346 p. 2012
I’m nearly always disconcerted by film footage of aboriginal settlements- the dust, the rubbish, the band of kids clustering around. Yet I sense, despite the many deficiencies that can be picked out so easily, that there’s another way of living there with priorities and resiliences that I can’t see. Alexis Wright gave us a glimpse of it in Carpentaria, as did Maria Munkara in Every Secret Thing.
Red Dirt Talking is a whitefella perspective on this landscape. The small town of Ransom is in outback Western Australia; eight kilometres out is the ex-mission station Eight Mile Creek, smaller still; and 370 kilometres further out again the Aboriginal communities of Yindi and Breakaway. Here are all the set pieces of what we understand of outback life today- the smelter and its fly-in, fly-out workers that distorts the economy of small towns; the art centre co-op that teeters uneasily on the line between exploitation and entrepreneurship; the whitefella managers; the Toyota trucks; the Flying Doctor Service.
The book opens with the first-person narrative voice of Maggot the Garbo whose job takes him round the camps and pubs, the haunts of hard-bitten men and women, hoarders and crazies. An eight year old Aboriginal girl, Kuj, has disappeared. He doesn’t know what’s happened to her- no one does- but they all have their theories and suspicions. The second narrative, told in the third-person voice, is set some months earlier, focussing on Annie, a 40 year old anthropology postgraduate who arrives at Ransom, tape-recorder in hand and thesis in sight, hoping to collect some quick oral history interviews about a massacre some decades earlier. Of course, such earnest whitefella briskness is completely the wrong approach. Annie finds herself drawn into a diffident but increasingly complex relationship with the laconic Mick Hooper, one of the white project officers, and is gradually forced to let go of all the objectives, timelines and academic protocols that the university is trying to impose on her research. Kuj is one of the constellation of children who swarm around the community, and as time elapses, the narrative takes us up to her disappearance but this time through the web of relationships- marriages, deaths, breakdowns, fosterings- that blur the boundaries between long-term black and white inhabitants of Yindi. Finally, there are the transcripts and contextualizing introductions to her interviews, printed in a different font on coloured paper: white-fella academia that stands apart both visually and as knowledge, from the rest of the book. The book is called Red Dirt Talking, but it’s even more about silences and listening.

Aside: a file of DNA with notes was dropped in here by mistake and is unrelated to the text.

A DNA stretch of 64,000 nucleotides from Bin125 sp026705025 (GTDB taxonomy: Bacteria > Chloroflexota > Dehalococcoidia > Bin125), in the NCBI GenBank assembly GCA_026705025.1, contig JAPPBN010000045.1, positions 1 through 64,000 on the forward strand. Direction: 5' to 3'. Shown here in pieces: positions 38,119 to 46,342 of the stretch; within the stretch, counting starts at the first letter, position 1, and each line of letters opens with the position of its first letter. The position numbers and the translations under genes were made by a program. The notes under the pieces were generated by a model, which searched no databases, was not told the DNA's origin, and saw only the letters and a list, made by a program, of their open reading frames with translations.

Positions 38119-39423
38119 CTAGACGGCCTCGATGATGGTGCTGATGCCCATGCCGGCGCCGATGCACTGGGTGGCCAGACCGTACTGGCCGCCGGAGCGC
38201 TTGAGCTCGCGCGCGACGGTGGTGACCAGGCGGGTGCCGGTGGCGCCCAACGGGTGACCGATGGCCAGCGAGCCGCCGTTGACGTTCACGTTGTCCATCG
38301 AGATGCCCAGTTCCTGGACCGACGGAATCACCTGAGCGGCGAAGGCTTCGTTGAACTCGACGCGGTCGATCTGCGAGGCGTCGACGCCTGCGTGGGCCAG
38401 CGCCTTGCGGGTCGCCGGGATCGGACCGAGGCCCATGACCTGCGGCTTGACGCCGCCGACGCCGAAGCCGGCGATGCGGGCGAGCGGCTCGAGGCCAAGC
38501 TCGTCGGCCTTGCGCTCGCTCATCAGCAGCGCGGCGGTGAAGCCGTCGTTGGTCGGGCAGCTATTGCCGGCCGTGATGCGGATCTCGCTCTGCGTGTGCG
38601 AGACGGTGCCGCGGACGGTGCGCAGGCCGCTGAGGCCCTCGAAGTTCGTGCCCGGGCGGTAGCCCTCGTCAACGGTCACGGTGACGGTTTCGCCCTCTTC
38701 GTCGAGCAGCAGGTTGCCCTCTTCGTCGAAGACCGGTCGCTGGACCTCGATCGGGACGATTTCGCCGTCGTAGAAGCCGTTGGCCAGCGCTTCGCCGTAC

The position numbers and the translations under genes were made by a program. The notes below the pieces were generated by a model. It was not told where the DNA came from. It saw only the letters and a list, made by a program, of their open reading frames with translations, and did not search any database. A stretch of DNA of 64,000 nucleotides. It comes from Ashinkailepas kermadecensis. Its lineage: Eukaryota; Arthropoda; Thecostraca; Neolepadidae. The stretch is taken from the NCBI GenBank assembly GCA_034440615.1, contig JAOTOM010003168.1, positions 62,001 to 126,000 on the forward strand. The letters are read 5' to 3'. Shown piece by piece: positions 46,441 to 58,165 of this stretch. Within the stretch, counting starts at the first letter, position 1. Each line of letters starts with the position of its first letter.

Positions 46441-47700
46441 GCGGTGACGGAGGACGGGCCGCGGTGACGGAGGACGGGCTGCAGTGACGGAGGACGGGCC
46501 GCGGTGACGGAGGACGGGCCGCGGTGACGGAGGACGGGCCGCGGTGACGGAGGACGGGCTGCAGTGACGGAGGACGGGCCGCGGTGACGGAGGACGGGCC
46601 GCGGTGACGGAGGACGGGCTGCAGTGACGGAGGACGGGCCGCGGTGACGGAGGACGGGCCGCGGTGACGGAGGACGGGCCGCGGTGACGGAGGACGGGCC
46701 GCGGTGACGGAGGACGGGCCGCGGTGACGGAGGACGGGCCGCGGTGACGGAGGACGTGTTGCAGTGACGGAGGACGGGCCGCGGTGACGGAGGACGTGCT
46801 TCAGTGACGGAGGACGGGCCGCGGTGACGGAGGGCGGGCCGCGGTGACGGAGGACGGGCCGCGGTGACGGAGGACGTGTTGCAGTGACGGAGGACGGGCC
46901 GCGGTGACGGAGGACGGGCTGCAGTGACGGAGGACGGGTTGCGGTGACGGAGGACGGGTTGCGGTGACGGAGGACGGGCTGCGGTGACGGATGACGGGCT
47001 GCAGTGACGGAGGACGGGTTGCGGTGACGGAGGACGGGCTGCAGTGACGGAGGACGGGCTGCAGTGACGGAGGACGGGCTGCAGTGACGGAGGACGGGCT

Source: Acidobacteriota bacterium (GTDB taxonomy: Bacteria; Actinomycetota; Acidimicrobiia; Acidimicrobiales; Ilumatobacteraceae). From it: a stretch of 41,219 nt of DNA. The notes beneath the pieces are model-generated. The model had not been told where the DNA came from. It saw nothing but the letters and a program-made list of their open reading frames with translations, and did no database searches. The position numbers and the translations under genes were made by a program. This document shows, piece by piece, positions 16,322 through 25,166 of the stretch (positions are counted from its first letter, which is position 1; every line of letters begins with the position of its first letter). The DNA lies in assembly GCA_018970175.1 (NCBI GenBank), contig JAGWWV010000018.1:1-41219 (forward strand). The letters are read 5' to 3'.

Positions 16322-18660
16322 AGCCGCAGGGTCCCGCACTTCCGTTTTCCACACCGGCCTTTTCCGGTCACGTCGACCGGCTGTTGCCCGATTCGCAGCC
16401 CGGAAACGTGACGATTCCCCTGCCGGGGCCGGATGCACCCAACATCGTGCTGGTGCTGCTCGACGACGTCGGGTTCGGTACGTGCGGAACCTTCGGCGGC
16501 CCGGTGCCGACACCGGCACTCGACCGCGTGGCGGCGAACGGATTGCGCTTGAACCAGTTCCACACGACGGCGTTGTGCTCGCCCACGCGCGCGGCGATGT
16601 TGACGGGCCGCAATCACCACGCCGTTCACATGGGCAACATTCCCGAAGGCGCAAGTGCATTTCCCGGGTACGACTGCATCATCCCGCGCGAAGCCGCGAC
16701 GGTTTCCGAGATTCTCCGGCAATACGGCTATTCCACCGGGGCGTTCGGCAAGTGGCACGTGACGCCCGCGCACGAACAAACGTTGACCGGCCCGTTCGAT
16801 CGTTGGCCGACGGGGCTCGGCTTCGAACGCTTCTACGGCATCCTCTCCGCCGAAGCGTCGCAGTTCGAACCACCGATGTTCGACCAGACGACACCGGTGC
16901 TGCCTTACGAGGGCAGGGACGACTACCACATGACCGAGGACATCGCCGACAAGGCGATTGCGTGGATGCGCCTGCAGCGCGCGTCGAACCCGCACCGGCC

I must admit to becoming rather jaded at all the historian-as-protagonist stories that I seem to have read this year. There’s a whole string of them- Candice Bruce’s The Longing; Paddy O’Reilly’s The Factory; Anne Summers’ The Lost Mother and Eliot Perlman’s The Street Sweeper. What’s going on? Is it the influence of all these creative writing courses in universities, so that ‘writing what you know’ starts and ends with an academic? Is the academic hunt an upmarket version of the ‘journey’ narrative that we all seem to be on these days? With the increase in tertiary education levels, are we all academics and historians these days? Or am I hyper-aware of this because my own thesis-clock is ticking away in the background? I suppose that it’s a common framing device, but it’s wearing a bit thin for me at the moment- and so, I put A. S. Byatt’s The Biographer’s Tale back onto the shelf until I can read it with fresher eyes.
Red Dirt Talking was written as part of a creative arts doctorate, it won the T. A. G Hungerford award for an unpublished debut West Australian manuscript, and the author Jacqueline Wright has worked as a teacher and linguist in outback Aboriginal communities. I think that you can detect all three influences in the text. As a debut book, it is probably fifty pages too long and it has far too many characters to remember. She has acutely depicted the politics and protocols of academia, and I suspect that she has observed other Annies, ( if, indeed, she was not an Annie herself when first arriving in the outback). I found it hard to keep track of who was black and who was white (in fact, I don’t think that Wright did identify in terms of black/white anyway)- which is probably a good thing; her descriptions of landscape are evocative, and she captures dialogue particularly well.
But most importantly, she cuts through the visual imagery of outback life- the mess, the flies, the rubbish strewn yards, and the people gathered under trees- and picks up on the humour, the complexities of relationships and histories, and the uneasy coexistence of wariness and generosity in a community where she is an outsider. I found myself perfectly happy to pick up the book to keep reading, and I was drawn along by wanting to know what happened to Kuj.
My rating: 8/10 maybe 8.5
Sourced from: Yarra Plenty Regional Library
Read because: Lisa at ANZ LitLovers reviewed it, and I read a good review of it somewhere (although I can’t remember where!)